The Future of London report has identified physical infrastructure in our towns and cities as a barrier to the way people live, affecting health and economic well-being. This comes despite it being vital for connecting places, communities, jobs and amenities.
The report, entitled ‘Overcoming London’s Barriers’ uses Burgess Park in Southwark as an example. Although it is well used during the daytime by both locals and commuters, it is not lit up at night and is therefore unlikely to be used by people during that time.
Other main routes involve travelling along busy roads, waterways which lack light, space to manoeuvre, and in some cases bridges, all preventing access to amenities.
Future of London is an independent network for regeneration, housing, infrastructure and economic development practitioners. Its report also considers administrative and organisational barriers, with zones and organisations overlapping one another, and roles and responsibilities sitting within or between one authority or another.
Working across these structures “often reveals frustrating and costly conflicts”. Different priorities and practices can slow or stop projects and policies.
The study features the results of a year long programme that included field trips, seminars and workshops with the public, private and community sectors sharing good and bad experiences.
In response, it sets out a number of recommendations for planning, regeneration and infrastructure professionals:
- Increase their understanding of how barriers compound one another and how different people will be affected in different ways;
- Acknowledge that administrative borders exert an active influence on things like service delivery and how people engage with multiple administrative bodies;
- Engage with local groups trying to fix barriers, for example, by bringing derelict spaces back into community use;
- Talk to a wide range of people from different demographics to learn their experiences of physical and administrative barriers, and use it to inform scheme and develop impact metrics;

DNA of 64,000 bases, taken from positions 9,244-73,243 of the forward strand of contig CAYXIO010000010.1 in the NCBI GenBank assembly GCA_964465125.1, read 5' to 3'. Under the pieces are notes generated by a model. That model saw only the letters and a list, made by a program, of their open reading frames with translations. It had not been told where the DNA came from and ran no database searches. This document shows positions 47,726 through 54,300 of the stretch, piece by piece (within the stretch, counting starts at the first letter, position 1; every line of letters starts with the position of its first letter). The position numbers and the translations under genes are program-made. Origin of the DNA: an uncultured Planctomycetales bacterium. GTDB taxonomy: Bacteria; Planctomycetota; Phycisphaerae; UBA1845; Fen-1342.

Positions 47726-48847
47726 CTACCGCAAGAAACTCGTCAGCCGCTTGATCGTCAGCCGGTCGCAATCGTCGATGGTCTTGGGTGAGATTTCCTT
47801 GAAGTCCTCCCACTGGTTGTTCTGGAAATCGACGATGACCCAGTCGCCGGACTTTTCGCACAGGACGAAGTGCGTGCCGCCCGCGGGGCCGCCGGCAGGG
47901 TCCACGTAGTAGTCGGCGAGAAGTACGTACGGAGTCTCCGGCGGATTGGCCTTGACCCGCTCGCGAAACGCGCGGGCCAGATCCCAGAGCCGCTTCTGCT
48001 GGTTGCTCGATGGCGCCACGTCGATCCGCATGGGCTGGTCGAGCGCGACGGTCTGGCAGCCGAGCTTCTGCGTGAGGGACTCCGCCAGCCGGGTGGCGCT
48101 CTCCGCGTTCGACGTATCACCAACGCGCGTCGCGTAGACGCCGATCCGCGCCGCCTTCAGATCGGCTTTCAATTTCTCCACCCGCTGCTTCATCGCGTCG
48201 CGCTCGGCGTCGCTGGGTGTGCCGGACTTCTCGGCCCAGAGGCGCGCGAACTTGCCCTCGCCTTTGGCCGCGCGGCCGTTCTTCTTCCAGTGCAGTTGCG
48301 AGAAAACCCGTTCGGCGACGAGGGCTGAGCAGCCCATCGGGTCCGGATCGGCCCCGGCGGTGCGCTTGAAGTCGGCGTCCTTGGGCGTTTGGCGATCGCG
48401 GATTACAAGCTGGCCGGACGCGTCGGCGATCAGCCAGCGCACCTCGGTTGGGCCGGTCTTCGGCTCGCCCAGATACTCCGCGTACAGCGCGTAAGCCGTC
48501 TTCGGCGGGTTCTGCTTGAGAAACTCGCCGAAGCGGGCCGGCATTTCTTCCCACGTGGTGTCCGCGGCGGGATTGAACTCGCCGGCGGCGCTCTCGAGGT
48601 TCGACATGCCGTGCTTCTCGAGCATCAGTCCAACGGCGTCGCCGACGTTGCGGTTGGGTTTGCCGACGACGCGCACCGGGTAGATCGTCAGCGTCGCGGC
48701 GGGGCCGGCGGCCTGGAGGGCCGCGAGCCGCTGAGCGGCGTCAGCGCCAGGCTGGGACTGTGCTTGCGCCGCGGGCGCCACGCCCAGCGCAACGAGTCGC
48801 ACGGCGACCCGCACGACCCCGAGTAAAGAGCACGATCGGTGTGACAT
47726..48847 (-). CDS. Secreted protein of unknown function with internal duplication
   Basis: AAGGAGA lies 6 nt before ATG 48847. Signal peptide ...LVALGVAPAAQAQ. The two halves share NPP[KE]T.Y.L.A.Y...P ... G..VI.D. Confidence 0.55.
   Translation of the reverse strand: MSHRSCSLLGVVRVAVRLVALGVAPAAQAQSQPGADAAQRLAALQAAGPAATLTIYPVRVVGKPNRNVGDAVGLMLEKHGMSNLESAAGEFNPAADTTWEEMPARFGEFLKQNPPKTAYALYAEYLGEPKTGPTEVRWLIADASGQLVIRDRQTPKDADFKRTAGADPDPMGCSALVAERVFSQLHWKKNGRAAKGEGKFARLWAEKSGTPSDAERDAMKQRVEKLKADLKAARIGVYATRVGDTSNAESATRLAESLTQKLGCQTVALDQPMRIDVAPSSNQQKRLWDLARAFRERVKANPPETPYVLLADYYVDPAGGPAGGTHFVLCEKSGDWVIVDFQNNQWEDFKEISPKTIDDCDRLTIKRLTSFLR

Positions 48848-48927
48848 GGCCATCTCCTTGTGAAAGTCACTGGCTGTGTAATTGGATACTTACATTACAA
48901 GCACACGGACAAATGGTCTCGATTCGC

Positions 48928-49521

- Hold special planning committees in which dedicated projects officers and elected members oversee a project throughout its lifetime, ensuring both public and private stakeholders have in-depth understanding of the scheme and consistent points of contact, helping to secure buy-in;
- Work with neighbourhood forums seeking to develop cross-borough neighbourhood plans.
The chief executive at Future of London, Lisa Taylor, said “We’ve always wanted to assess the impact of, and the response to, these physical and service or planning barriers. Ironically, they’re so pervasive that it’s been hard to bring them forward as a distinct topic. Once we got started, the stories of divided communities and of ways to reconnect them, flooded in. That’s what we’ve captured here”.
“Often the solutions, from punching through closed railway arches or building a footbridge to lobbying for air-quality interventions, are obvious and often there is funding. What gets in the way are the organisational or cultural barriers between sectors and professions. That sort of ‘silo-busting’ is what Future of London exists to do, and on that front in particular, this project has been really heartening”.
15 January 2019